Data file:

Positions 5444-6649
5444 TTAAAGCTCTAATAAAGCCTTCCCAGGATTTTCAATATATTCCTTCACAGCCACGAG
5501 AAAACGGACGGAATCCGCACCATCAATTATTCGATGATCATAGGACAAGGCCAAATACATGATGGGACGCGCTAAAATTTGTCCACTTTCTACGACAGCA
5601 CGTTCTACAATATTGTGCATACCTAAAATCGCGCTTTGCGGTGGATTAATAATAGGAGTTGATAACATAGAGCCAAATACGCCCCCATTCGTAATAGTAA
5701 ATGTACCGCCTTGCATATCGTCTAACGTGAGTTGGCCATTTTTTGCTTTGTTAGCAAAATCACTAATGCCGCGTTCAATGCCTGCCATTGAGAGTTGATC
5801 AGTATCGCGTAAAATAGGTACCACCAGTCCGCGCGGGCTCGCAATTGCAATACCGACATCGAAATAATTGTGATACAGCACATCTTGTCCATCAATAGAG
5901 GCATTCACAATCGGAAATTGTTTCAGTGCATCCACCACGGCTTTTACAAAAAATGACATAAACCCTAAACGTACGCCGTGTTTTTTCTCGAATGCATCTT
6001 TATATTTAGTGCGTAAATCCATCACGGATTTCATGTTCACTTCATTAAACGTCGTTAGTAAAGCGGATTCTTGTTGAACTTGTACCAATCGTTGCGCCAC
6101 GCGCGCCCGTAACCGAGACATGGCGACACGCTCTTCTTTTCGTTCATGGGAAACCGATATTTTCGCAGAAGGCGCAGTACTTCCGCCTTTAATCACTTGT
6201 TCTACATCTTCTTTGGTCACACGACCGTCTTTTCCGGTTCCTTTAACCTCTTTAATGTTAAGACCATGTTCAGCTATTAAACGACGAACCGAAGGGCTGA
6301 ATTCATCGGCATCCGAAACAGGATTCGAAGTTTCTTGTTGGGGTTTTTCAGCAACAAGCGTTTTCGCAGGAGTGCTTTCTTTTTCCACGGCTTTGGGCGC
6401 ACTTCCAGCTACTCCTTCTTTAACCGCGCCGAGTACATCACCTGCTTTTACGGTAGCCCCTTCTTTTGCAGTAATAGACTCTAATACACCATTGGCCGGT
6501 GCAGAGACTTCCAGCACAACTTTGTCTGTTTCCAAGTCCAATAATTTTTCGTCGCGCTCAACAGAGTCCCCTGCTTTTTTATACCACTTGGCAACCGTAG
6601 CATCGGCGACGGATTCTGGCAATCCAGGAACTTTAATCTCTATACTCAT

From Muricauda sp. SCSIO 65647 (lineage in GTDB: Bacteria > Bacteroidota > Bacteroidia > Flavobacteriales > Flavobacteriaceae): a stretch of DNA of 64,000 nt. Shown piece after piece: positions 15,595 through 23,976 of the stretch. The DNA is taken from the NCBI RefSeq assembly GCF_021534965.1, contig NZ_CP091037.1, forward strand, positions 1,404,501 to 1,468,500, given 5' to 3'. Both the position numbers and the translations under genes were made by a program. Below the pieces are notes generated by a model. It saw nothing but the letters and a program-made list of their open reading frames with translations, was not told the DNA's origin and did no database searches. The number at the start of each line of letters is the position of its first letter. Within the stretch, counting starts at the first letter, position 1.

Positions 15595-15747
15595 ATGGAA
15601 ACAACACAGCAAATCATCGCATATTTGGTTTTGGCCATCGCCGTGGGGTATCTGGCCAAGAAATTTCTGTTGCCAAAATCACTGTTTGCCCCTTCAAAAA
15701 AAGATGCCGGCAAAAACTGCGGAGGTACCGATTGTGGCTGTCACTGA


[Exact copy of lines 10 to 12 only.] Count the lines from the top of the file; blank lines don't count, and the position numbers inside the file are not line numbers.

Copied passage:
6201 TCTACATCTTCTTTGGTCACACGACCGTCTTTTCCGGTTCCTTTAACCTCTTTAATGTTAAGACCATGTTCAGCTATTAAACGACGAACCGAAGGGCTGA
6301 ATTCATCGGCATCCGAAACAGGATTCGAAGTTTCTTGTTGGGGTTTTTCAGCAACAAGCGTTTTCGCAGGAGTGCTTTCTTTTTCCACGGCTTTGGGCGC
6401 ACTTCCAGCTACTCCTTCTTTAACCGCGCCGAGTACATCACCTGCTTTTACGGTAGCCCCTTCTTTTGCAGTAATAGACTCTAATACACCATTGGCCGGT